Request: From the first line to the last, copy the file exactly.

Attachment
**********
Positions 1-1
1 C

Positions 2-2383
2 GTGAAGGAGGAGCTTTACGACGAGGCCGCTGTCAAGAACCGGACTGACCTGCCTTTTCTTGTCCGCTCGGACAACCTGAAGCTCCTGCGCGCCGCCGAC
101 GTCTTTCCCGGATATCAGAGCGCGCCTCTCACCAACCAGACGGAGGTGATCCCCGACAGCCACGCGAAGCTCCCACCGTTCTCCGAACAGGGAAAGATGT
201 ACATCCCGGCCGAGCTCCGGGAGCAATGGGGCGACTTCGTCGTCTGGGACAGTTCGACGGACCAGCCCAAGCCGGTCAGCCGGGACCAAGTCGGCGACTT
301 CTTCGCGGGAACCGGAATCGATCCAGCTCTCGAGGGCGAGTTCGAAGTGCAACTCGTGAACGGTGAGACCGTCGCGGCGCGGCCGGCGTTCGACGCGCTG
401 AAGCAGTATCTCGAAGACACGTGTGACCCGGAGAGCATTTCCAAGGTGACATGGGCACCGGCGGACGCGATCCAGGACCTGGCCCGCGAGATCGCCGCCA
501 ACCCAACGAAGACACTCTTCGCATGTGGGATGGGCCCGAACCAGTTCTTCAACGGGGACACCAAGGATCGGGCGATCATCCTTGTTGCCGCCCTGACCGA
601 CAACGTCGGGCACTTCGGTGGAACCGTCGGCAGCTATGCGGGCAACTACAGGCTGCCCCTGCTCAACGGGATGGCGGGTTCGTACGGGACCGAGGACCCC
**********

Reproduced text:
Positions 1-1
1 C

Positions 2-2383
2 GTGAAGGAGGAGCTTTACGACGAGGCCGCTGTCAAGAACCGGACTGACCTGCCTTTTCTTGTCCGCTCGGACAACCTGAAGCTCCTGCGCGCCGCCGAC
101 GTCTTTCCCGGATATCAGAGCGCGCCTCTCACCAACCAGACGGAGGTGATCCCCGACAGCCACGCGAAGCTCCCACCGTTCTCCGAACAGGGAAAGATGT
201 ACATCCCGGCCGAGCTCCGGGAGCAATGGGGCGACTTCGTCGTCTGGGACAGTTCGACGGACCAGCCCAAGCCGGTCAGCCGGGACCAAGTCGGCGACTT
301 CTTCGCGGGAACCGGAATCGATCCAGCTCTCGAGGGCGAGTTCGAAGTGCAACTCGTGAACGGTGAGACCGTCGCGGCGCGGCCGGCGTTCGACGCGCTG
401 AAGCAGTATCTCGAAGACACGTGTGACCCGGAGAGCATTTCCAAGGTGACATGGGCACCGGCGGACGCGATCCAGGACCTGGCCCGCGAGATCGCCGCCA
501 ACCCAACGAAGACACTCTTCGCATGTGGGATGGGCCCGAACCAGTTCTTCAACGGGGACACCAAGGATCGGGCGATCATCCTTGTTGCCGCCCTGACCGA
601 CAACGTCGGGCACTTCGGTGGAACCGTCGGCAGCTATGCGGGCAACTACAGGCTGCCCCTGCTCAACGGGATGGCGGGTTCGTACGGGACCGAGGACCCC